Shane Hall, pastor of Del City, First Southern, voices prayer during a time of Prayer for Spiritual Awakening.

The theme “Together” was appropriate for the 2014 Baptist General Convention of Oklahoma (BGCO) Annual Meeting as 674 messengers met at Oklahoma City, Quail Springs Nov. 10-11. Through the many reports presented, sermons preached and business matters considered through the voting process, Oklahoma Baptists partnered together in demonstrating the importance of sharing the Gospel to the world today.

Among the many highlights of the Annual Meeting included Hance Dilbeck, pastor of Oklahoma City, Quail Springs, being elected BGCO president to serve in 2015. Joe Ligon, pastor of Marlow, First, was elected first vice president, and Rusty McMullen, pastor of Sayre, First, was elected second vice president.

“I ask Oklahoma Baptists to pray for me this year,” said Dilbeck who also will be serving as second vice president of the Southern Baptist Convention in 2015. “This responsibility is a sacred stewardship, and I ask our Lord for the grace to be found faithful. As a lifelong Oklahoman, I am deeply honored for this opportunity to serve.”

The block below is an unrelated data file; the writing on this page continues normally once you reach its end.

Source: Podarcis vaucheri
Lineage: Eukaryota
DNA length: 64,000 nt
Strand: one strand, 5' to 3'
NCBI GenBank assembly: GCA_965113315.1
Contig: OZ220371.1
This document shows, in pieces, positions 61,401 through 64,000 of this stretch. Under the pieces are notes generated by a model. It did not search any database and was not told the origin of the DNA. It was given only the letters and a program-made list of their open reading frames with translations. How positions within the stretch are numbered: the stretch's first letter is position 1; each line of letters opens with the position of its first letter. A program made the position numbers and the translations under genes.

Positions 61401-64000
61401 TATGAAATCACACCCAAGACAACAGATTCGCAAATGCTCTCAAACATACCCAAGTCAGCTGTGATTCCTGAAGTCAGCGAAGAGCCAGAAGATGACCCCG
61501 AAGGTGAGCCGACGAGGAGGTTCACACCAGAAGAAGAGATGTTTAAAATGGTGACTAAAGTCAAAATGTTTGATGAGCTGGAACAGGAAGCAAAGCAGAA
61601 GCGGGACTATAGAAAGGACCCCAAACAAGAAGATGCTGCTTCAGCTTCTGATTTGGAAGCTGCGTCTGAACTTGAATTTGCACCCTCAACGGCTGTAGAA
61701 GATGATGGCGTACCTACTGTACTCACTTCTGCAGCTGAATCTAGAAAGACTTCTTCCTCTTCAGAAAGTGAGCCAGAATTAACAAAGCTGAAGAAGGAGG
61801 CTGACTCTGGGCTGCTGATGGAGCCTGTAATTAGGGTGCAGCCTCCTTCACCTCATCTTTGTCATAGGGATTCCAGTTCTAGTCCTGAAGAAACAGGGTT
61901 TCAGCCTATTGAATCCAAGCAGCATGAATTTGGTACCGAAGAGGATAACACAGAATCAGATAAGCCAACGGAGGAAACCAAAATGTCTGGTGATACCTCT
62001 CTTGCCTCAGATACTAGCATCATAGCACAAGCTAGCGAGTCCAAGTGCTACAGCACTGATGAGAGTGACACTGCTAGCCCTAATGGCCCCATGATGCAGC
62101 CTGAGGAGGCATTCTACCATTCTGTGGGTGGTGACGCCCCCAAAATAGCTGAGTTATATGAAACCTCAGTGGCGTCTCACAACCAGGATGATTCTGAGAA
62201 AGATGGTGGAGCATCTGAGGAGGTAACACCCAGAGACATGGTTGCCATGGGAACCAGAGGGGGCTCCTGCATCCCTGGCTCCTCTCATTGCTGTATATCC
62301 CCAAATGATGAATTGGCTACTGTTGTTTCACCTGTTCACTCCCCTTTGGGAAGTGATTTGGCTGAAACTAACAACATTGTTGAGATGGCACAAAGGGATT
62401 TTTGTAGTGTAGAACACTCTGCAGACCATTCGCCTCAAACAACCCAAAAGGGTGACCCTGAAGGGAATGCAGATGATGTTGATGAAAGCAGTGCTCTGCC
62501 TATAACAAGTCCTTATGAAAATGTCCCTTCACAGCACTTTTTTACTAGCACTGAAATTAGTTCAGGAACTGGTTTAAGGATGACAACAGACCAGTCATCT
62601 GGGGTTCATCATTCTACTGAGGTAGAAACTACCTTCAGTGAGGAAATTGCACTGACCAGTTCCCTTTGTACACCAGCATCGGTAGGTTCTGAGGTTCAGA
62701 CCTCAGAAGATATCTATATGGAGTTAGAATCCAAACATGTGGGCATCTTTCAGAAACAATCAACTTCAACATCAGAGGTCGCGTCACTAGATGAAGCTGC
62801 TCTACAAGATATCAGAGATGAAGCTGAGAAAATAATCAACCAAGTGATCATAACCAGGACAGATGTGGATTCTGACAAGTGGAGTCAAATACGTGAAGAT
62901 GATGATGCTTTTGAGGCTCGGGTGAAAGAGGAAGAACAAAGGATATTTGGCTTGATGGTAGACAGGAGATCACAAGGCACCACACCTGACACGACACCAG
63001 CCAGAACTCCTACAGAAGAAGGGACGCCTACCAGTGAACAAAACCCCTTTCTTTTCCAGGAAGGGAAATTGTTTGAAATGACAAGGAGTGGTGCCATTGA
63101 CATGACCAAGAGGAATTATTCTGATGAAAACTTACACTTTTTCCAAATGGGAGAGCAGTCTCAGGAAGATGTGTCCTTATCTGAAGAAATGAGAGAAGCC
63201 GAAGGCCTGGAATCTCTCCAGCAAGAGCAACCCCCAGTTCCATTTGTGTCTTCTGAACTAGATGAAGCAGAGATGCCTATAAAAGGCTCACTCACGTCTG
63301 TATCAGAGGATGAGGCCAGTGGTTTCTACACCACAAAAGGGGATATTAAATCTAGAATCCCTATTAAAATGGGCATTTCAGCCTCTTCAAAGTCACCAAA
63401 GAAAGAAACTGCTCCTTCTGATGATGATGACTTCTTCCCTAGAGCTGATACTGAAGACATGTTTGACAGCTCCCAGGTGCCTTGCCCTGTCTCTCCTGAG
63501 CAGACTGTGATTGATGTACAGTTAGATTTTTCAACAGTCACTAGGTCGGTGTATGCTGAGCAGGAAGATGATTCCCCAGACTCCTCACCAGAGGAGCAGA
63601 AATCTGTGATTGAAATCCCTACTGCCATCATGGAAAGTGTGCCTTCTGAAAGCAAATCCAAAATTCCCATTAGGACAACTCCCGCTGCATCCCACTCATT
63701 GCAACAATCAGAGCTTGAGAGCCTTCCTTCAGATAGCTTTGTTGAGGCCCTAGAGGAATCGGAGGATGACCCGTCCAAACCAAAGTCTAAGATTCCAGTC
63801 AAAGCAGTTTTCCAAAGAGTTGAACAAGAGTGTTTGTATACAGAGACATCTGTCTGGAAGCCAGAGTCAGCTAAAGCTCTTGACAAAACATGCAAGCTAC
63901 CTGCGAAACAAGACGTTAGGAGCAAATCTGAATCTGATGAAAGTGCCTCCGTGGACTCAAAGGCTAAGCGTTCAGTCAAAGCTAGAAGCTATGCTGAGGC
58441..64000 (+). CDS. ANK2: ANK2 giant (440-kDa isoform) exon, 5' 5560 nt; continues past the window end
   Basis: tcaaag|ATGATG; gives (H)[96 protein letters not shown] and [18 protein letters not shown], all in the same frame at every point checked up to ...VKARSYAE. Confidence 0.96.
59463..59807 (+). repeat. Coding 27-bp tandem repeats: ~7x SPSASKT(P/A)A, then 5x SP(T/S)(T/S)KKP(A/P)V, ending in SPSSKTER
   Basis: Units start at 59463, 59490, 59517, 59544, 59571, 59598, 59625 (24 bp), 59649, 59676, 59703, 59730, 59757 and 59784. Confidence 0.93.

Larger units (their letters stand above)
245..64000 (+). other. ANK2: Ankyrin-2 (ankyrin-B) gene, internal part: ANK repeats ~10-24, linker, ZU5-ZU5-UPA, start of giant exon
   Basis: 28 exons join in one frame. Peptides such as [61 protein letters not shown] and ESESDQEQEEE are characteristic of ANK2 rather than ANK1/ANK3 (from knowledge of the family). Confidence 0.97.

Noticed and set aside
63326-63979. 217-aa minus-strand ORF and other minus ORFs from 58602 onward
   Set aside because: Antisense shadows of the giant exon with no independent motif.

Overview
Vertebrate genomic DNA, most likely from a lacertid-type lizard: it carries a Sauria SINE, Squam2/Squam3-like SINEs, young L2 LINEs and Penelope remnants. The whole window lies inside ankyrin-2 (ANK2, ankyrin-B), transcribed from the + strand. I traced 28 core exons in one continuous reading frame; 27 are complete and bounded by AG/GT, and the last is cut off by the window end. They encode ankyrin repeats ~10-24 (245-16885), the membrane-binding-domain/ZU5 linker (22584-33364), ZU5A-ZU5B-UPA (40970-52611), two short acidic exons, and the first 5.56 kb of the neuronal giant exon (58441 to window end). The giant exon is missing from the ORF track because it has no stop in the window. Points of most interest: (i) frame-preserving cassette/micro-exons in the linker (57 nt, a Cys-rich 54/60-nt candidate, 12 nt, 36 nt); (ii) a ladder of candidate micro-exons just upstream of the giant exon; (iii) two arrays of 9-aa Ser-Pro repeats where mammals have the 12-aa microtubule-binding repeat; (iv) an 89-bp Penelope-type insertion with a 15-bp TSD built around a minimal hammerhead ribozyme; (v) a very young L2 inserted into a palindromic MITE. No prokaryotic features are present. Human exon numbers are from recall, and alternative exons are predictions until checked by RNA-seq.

Both Dilbeck and Ligon were elected by acclamation after they were the only ones nominated for president and first vice president. McMullen was elected second Vvice president in a close race over Doug McClure, pastor of Hugo, First.

Messengers approved the BGCO 2015 financial plan presented by Randall Kemp, member of Seminole, First and chairman of the BGCO Finance Committee. The adopted financial plan was set to $25,412,000.


Anthony Jordan, second from right, poses with the newly-eleced BGCO officers including Joe Ligon (1st Vice President), left, Hance Dilbeck (President), second from left, and Rusty McMullen (2nd Vice President).

Alan Quigley, team leader of the BGCO Church Outreach Team, and Cesar Garcia, pastor of Oklahoma City, Rivers of Living Water, gave a report from the Hispanic Task Force (HTF), of which Garcia is the chairman. The report stated the HTF set goals to baptize 3,000 new believers and plant 50 new Hispanic churches by the year 2020. More than 150 messengers and guests representing the 136 state Hispanic churches attended the Annual Meeting.

Building progress was addressed through reports given by Marty Harkey, BGCO chief development officer, and Scott Phillips, team leader of the BGCO Church and Family Equipping Team. Both gave information on the new buildings at Falls Creek Baptist Conference Center, which include the Mathena Family Event Center, the Thompson Family Lodge and the Jordan Welcome Center, showing details of each facility and photos of construction underway at Falls Creek, including raising of the monolithic dome on top of the Mathena Center. Phillips also reported on the new Baptist Collegiate Ministry property at the University of Oklahoma, which will be more accessible to campus dorms.